Michael Kohlhaas

I read the novel Michael Kohlhaas by Heinrich von Kleist because it was the latest selection of the reading group I have been in for a number of years. (I posted about the benefits of being in a book discussion group for a writer in this post.)

This novel, published nearly 200 years ago, is based on an actual historical event from several hundred years before then. Michael Kohlhaas is an honest horse trader living in what would one day be called Germany. On his way to a fair to sell some of his horses, he is blocked by a local lord and told he must pay a toll to pass through the lord’s lands. Not having the money for the toll, Kohlhaas leaves two of his horses with the lord as surety. Later Kohlhaas learns there was no toll and that he’d been cheated. He returns for his horses to find they have been mistreated and overworked. Kohlhaas pursues various legal channels to redress his grievances but finds his case blocked in each instance by what was effectively the old boy network of the time. When his wife attempts to intercede as well, she is wounded and eventually dies. Finding no satisfaction through legal means, Kohlhaas mounts an army of many hundreds of men (an indication that such mistreatment is commonplace if so many would willingly violate the law in his support) and begins a campaign of terror. But his demands are simple. He merely wants his two horses restored to their original vigor and returned to him.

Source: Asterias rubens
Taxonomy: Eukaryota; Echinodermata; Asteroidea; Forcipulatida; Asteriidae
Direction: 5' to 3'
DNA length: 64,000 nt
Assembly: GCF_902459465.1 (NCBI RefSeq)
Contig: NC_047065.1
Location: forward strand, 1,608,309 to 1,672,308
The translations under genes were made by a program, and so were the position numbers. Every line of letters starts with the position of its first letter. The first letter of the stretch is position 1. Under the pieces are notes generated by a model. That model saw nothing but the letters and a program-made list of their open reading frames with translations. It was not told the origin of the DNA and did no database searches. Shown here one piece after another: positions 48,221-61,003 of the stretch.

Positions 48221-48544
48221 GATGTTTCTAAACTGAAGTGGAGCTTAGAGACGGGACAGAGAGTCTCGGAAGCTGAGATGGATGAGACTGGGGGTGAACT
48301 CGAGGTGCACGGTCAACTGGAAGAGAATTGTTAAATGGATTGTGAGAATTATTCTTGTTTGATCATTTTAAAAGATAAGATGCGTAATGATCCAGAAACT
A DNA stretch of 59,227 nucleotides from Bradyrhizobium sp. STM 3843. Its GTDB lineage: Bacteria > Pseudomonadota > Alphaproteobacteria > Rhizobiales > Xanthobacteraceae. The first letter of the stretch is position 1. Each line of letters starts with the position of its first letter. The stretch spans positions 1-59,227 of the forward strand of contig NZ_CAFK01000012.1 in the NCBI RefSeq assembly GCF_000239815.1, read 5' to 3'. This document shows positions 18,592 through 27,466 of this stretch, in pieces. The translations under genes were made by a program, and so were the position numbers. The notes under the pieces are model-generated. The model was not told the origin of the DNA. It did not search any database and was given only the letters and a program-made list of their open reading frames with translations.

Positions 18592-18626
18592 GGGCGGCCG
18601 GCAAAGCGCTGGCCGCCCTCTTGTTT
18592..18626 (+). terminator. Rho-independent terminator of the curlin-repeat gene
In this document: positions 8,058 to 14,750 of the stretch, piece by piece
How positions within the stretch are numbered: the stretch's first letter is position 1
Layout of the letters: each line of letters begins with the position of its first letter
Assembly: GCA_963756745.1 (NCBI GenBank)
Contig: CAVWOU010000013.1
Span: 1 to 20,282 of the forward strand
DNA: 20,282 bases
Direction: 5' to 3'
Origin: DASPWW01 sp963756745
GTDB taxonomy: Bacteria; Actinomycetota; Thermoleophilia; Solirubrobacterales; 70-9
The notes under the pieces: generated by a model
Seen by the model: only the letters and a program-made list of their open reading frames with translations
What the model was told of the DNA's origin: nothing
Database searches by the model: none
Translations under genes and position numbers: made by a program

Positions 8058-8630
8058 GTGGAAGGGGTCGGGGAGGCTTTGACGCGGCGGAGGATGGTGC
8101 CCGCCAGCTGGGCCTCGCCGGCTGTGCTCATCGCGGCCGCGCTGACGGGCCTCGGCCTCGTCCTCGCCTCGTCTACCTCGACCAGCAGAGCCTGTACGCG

The entrenched authorities recognize the threat Kohlhaas’s uprising brings and, through the good (or not-so-good) offices of Martin Luther himself, begin negotiations with him to put down his rebellion and restore order (as well as save face for themselves). Double cross and deceipt are the true law here, and Kohlhaas really has no hope to save himself. In the end, though, he does make a sort of un-holy communion that suggests a new order is coming and the entrenched interests can’t know when it will happen.

The novel raises a great many profound issues, not the least of which is whether one is justified to resort to violence in order to seek justice. And is it justice Kohlhaas seeks or vengeance? What of those who lost their property or their lives because of this quest for justice? How do their interests count in the larger equation? Yet what alternative is there if the ruling authority is corrupt? All very good stock for a discussion among interested and interesting people.

If the plot of Michael Kohlhaas seems familiar to you, you may remember reading it in the novel Ragtime by E. L. Doctorow. In it, his protagonist, Coalhouse Walker, is treated similarly and resorts to a similar campaign of destruction to gain justice.

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